October 2005 News

Indian Kashmir Allowed To Call Pakistan

19 October 2005
Associated Press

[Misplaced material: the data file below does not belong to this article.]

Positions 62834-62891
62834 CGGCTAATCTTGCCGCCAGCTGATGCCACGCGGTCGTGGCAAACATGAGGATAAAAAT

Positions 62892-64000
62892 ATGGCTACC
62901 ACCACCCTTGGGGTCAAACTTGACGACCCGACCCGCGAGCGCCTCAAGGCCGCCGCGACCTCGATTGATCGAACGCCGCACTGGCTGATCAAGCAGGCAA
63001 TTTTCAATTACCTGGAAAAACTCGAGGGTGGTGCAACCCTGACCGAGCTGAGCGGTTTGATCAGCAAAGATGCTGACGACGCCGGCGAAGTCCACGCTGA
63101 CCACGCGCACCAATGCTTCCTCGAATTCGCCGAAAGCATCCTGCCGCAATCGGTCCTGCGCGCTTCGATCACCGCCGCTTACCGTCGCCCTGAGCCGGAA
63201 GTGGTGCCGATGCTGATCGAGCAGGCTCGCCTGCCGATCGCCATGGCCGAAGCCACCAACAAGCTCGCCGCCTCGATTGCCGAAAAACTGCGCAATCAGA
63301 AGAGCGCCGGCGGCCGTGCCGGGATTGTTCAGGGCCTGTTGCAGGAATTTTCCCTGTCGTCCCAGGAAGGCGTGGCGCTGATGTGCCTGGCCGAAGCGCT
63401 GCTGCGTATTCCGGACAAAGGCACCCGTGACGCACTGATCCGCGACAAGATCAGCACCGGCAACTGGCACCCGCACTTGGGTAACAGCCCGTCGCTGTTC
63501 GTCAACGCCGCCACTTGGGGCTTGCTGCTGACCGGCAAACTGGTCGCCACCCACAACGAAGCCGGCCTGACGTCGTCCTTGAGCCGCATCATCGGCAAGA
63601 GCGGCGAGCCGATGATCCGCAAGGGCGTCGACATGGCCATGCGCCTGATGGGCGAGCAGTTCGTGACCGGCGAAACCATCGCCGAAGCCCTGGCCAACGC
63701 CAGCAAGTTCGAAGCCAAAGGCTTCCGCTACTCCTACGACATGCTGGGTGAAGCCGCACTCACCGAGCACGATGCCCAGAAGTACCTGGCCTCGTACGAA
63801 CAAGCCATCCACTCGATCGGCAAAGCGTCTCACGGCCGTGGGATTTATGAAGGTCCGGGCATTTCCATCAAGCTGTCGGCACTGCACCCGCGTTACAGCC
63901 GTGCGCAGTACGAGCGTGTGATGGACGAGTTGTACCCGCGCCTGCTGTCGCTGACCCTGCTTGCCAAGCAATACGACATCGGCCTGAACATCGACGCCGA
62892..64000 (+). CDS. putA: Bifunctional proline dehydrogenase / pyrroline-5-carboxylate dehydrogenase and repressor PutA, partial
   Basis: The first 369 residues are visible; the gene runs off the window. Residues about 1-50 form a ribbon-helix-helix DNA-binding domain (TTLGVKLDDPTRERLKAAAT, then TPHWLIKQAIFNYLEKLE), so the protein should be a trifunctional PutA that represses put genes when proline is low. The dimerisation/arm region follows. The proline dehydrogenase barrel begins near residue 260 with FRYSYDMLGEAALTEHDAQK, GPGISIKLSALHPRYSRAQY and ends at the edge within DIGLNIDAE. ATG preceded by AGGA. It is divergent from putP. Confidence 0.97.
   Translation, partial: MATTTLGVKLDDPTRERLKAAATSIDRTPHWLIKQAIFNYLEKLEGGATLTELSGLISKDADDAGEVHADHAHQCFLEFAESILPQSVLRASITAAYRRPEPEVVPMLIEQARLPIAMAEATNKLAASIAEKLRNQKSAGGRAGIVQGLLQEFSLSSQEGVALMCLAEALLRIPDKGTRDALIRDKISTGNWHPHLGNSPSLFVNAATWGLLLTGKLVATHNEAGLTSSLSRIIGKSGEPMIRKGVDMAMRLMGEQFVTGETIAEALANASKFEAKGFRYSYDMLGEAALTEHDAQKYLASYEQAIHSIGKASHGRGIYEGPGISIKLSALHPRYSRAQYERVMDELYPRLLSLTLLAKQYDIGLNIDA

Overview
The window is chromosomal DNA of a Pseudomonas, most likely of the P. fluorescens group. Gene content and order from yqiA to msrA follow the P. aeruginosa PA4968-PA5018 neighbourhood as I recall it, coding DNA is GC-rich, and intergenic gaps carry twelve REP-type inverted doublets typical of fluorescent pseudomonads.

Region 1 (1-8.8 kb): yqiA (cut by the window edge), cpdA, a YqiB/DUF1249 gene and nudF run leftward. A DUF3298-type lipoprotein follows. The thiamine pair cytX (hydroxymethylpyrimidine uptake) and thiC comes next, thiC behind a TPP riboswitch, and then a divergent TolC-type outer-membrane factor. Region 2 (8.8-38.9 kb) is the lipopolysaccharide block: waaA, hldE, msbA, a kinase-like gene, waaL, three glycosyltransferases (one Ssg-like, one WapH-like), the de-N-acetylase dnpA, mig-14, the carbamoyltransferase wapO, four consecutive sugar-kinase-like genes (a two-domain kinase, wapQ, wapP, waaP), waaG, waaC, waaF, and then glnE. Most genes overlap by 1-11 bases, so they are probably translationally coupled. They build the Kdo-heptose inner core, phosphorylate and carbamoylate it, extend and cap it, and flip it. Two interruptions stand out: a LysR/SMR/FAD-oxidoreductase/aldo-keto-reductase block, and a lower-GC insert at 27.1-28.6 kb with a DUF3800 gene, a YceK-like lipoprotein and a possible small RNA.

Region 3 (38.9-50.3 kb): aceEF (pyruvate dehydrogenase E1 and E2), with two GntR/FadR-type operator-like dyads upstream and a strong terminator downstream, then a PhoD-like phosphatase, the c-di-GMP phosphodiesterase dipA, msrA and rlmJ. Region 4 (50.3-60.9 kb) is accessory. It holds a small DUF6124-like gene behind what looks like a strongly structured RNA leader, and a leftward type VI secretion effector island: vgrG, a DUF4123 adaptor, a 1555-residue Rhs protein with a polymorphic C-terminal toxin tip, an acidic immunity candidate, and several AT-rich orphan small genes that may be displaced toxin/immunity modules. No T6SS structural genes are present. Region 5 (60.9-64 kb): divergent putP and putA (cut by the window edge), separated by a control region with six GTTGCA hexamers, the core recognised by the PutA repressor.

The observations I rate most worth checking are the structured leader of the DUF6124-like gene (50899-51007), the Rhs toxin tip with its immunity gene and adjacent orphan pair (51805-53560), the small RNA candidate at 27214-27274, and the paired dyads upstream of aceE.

Srinagar: One man shared a tearful telephone reunion with a faraway uncle. Another tried desperately to dial his sister. And dozens of others struggled to get through to family across the militarized frontier separating the Indian and Pakistani parts of Kashmir. Amid joyful tears and flashes of frustration, residents of Indian Kashmir on Wednesday made the first phone calls to the Pakistani side of the region in 15 years, desperate to find out what became of family caught in the massive quake that pummeled the divided Himalayan region Oct. 8. 'I am very satisfied that I was able to speak (with my uncle). I have been on tenterhooks all this while,' said Abdul Ghani, tears rolling down his cheeks. Ghani traveled 35 miles from his hometown of Bandipora to phone his uncle in Muzaffarabad, the main city of Pakistani Kashmir, and was overjoyed that there was no bad news at the other end of the line. New Delhi cut communications between its Jammu-Kashmir state and all of Pakistan in 1990 in an effort to blunt an Islamic insurgency there that it charged was being run from Pakistan, an allegation Islamabad denies. Pakistanis could, however, make direct calls to Indian Kashmir. The first phone call Wednesday was placed from a police control room in Srinagar, the summer capital of Indian Kashmir, to the Pakistani city of Muzaffarabad by a family seeking to speak with a relative on the other side of the frontier, said police officer Showkat Malik. Authorities have set up four calling centers which are providing free phone calls, but say the centers will be open for two weeks. Two of the calling centers were set up in the towns of Uri and Tangdhar, the worst-hit in Indian Kashmir, where the 7.6-magnitude quake killed more than 1,300 people. Regional officials in Pakistan said Wednesday that new casualty figures had pushed the death toll to nearly 79,000, although the official government toll still stands at 47,700. The other two calling centers are located in Srinagar and Jammu, the winter capital of Indian Kashmir. The families of many Kashmiris were torn apart when the territory was divided by a cease-fire line following a war between India and Pakistan in 1948. While some callers were overjoyed at the getting to make calls, not all were pleased. After a two-hour wait, Farooq Najar had no luck reaching a sister in Muzaffarabad. 'I tried and tried and tried but could not get through,' said Najar, a resident of Srinagar, whose 19-year-old nephew was killed in the quake. He also believes his sister was injured. 'The official here says that we can only call landline numbers, but I don't have that for my sister, I only have her mobile,' Najar said. Masood-ul-Hassan Kant also tried calling Muzaffarbad, to speak with an uncle, but had no luck. He then tried calling cousins in the Pakistani towns of Muree and Abbotabad, but only got a recorded message saying 'all lines are busy.' Distrust of the Indian government runs deep in Kashmir - where soldiers patrol with weapons at the ready - and some disaffected callers alleged that the new service was a propaganda ploy. 'It is useless! Most of us haven't been able to talk,' said Imtiyaz Ahmad, who along with many other would-be callers left the Srinagar center disappointed. Meanwhile, Indian Kashmir's nonviolent separatists - who had been demanding the restoration of telephone links since the quake - welcomed the move but demanded the phone service be made permanent. 'The government should make this facility permanent and people should be able to call directly from their homes,' said separatist leader Umar Farooq.

 

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